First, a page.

This year, Yom Kippur was celebrated by Jews around the world on September 28th. As the holiest day of the Jewish calendar approached, Israeli bloggers took to the internet to share their thoughts, feelings, and hopes for the new year.
Non-Jewish readers will note that Rosh HaShana is the Jewish New Year, while Yom Kippur is the Day of Atonement: a fast day 10 days after Rosh HaShana.
Rock of the Galilee writes about the special time of year between Rosh HaShana and Yom Kippur.
This has been a crazy busy week between rosh hashana and yom kippur, I did two selichos [forgivness] tours, one in Tsfat with the boys… and then to Jerusalem the next evening with the girls. We also built our sukkah, which we got from our friends…
Today started at 4:30AM. That's not as early as it sounds because we changed our clocks last night, so it only felt like 5:30AM… Last night I had decided that I was going to go down to the nachal (stream) for an early dip in the mikvah (ritual bath).
Religious Jews, both men and women, traditionally purify themselves in the mikveh prior to the holy days.
At the Ingathered blog, Leah writes that there are two motivations for asking for forgiveness from G-D: fear of retribution and love of the divine. She explains that:
Though both types of teshuva [asking for forgiveness] are accepted, the first voids the sin and clears the scoreboard, while the second places the repentant at an advantage by turning his sins into virtues.
Over at Aliyah! Step by Step, Yael muses over the more practical aspects of preparing for the holiday:
Every year I am taken by surprised at this stockpiling mentality. It is like people are getting ready to descend into bunkers for the next 6 weeks or something rather than the stores simply being closed for 24 hours. The woman ahead of me kept sending her reluctant kids off to collect additional items, “Dudi, go back and get 4 more yogurts.”
On Yom Kippur, A Soldier’s Mother asks readers to remember the soldiers who protect the nation, referencing—as many Israeli bloggers did—the renewed threat of a nuclear Iran, following President Mahmoud Ahmadinejad’s speech to the United Nations General Assembly last week.
Our sons and daughters guard our borders, protected by a God who has promised us this land again and again. A God who has seen us brought home after more than 2,000 years to a land that was always ours, and always will be. The greatness of that covenant makes a mockery of Ahmadinejad and Iran. They are nothing, their missiles a joke compared to the Might of Israel.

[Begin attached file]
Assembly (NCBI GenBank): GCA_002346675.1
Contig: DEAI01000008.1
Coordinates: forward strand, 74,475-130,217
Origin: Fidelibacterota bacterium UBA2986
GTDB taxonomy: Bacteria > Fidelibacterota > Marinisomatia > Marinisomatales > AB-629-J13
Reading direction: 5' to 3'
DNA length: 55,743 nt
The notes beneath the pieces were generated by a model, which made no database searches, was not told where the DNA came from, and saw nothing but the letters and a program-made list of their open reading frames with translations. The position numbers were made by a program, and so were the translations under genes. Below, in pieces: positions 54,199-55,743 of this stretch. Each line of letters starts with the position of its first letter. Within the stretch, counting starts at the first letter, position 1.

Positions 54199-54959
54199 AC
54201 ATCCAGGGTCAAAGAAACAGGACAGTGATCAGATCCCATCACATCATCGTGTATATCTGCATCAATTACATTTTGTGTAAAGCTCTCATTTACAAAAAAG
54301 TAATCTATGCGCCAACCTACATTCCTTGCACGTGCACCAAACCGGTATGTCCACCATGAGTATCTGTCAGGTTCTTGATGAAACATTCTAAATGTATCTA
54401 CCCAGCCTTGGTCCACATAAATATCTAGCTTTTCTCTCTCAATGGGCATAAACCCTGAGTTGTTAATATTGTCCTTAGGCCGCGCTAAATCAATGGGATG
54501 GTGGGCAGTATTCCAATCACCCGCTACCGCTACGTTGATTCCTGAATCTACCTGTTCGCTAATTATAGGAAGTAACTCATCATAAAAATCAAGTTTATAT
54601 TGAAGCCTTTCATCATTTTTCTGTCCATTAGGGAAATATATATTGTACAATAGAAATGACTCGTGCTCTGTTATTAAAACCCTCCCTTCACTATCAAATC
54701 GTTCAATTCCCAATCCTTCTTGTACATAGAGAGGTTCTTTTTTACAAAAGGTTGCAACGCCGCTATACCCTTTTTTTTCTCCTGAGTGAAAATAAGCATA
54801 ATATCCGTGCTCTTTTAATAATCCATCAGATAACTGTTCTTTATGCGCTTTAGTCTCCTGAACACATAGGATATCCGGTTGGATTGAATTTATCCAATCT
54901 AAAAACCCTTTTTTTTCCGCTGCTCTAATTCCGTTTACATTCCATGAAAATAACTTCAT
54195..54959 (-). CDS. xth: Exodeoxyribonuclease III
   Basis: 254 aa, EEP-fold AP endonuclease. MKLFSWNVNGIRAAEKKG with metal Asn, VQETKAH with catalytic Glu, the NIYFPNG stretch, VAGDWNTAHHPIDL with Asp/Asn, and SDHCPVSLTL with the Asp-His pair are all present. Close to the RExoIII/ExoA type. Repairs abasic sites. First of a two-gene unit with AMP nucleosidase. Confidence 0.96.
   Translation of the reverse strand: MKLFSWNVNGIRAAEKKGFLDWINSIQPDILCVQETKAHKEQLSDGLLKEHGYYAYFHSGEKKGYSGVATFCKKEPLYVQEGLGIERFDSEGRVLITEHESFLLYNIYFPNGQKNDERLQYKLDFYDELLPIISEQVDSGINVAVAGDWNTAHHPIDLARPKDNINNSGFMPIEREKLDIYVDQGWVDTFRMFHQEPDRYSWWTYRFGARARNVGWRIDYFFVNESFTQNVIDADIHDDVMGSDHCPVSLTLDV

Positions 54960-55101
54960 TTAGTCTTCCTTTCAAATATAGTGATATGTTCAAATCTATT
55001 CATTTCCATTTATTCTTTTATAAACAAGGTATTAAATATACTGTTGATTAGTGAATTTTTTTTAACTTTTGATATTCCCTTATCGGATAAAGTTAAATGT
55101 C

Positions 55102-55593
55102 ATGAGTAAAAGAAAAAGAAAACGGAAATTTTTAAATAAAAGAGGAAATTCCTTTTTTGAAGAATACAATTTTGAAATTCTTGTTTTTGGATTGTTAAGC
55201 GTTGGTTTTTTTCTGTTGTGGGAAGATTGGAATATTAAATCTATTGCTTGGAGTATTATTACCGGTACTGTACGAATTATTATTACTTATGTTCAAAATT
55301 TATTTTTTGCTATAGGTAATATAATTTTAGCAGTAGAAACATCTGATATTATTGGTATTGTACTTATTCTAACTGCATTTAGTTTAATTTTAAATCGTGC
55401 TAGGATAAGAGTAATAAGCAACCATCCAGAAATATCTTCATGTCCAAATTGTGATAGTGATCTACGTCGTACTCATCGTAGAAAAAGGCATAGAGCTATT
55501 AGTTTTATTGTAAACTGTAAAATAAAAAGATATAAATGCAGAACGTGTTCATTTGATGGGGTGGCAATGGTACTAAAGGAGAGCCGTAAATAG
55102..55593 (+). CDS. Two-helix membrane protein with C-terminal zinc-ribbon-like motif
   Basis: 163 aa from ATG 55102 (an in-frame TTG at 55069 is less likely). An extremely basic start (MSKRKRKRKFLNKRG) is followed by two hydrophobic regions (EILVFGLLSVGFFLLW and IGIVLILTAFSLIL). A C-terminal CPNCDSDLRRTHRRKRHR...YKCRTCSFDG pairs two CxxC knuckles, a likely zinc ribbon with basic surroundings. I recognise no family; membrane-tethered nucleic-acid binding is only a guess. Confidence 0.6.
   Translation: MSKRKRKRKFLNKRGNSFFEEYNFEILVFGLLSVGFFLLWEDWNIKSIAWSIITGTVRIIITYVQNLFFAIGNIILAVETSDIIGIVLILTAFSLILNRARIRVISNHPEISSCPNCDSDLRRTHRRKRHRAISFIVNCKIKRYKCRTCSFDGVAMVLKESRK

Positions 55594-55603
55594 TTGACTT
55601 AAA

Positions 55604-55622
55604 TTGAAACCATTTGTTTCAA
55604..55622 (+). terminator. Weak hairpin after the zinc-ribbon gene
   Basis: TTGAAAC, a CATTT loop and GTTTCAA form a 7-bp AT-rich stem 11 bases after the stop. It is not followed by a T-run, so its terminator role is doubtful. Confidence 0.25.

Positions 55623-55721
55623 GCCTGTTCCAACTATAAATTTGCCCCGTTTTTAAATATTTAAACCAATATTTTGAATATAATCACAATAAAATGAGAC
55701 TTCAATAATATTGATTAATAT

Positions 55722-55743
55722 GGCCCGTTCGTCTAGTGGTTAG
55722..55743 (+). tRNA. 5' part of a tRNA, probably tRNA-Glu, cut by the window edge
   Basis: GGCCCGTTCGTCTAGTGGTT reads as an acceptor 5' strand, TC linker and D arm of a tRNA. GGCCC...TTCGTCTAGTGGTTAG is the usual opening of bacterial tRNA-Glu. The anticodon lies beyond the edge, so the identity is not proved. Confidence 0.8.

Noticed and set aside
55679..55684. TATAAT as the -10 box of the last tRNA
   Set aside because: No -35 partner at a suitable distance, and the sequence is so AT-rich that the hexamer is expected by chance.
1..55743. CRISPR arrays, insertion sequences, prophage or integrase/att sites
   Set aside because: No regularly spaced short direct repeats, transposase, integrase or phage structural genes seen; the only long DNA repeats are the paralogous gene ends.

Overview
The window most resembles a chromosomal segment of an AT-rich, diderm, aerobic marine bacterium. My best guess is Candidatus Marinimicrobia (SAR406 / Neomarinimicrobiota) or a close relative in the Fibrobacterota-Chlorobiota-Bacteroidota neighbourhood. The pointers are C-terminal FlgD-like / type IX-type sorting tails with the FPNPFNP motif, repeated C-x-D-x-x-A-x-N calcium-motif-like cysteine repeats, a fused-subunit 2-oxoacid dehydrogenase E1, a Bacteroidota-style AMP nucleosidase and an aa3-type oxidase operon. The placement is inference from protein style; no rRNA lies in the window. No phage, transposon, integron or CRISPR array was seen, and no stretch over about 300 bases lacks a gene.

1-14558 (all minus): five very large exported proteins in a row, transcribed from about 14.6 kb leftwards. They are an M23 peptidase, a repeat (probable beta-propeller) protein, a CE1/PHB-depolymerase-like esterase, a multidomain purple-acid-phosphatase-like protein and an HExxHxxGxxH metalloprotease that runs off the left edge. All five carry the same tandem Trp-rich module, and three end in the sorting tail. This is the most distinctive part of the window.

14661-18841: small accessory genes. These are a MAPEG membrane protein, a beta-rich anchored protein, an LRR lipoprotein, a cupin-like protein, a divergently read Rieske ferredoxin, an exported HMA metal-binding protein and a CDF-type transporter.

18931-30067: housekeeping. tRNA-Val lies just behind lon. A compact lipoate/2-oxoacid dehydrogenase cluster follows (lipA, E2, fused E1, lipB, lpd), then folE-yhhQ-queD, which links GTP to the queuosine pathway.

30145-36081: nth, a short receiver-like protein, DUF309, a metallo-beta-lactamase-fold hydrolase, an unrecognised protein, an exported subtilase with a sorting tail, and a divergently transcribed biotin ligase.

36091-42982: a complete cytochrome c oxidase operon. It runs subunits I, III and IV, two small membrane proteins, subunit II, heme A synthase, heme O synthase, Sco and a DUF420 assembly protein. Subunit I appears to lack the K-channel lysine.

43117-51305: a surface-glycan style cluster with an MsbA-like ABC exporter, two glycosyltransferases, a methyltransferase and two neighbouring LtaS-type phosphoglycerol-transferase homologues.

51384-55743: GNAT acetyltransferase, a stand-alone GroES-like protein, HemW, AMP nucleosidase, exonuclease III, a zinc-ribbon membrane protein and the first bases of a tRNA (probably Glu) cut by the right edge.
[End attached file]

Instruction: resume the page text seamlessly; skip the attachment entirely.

(Click here for the full text of Ahmadinejad’s address to the United Nations on September 24th, 2009.)
At South Jerusalem, Gershom Gorenberg contemplates the ways in which Jewish ritual is shaped based on its relationships with the Diaspora communities from whence they were influences.
In subtle, indirect ways, it seems, our sense of divine mercy is shaped in part by the amount of human warmth we’ve met.
He writes that on a trip to Bangkok during Yom Kippur, he and his wife were able to visit a synagogue of Mizrachi Jews—Jews who come from Arab communities in the Middle East—and was taken aback at the different way in which they prayed, compared to Jews from European communities. He remembers:
It was our first time spending that long day of prayer and fasting with Mizrahi Jews. We were used to the mournful melodies of Ashkenazim on the edge of bursting into tears. In Bangkok, standing before heavily judgment, the Jews rocked. “Hatanu lefanekha, rahem aleinu” – “We have sinned before you, have mercy on us,” they belted out, as if no thought could be happier.
Jameel at the Muqata enacts the ritual of asking for forgiveness by doing so of his blog readers:
I would like to ask forgiveness:
– if I didn't answer your email
– if I forgot to link to your blog/add you to my blogroll
– if I neglected to write a post about something requested.
– if I wrote anything factually incorrect on the blog over this past year.
I have tried extremely hard to only post factual updates, complete with sources and hyperlinks and have tried to correct any story or post that I found to be inaccurate.
At eJewishPhilanthropy, Gail Hyman shares a related list (excerpted):
I wonder how many of these transgressions of communications we all share.
– Failure to get all the facts right.
– Failure to actively listen as an essential part of communicating.
– Failure to be open to hearing others’ opinions and points of view.
– Failure to recognize that there are many – not one – valid perspectives on a subject.
– Failure to speak out on matters that require your voice.
– Failure to communicate more often with those who need and deserve your attention.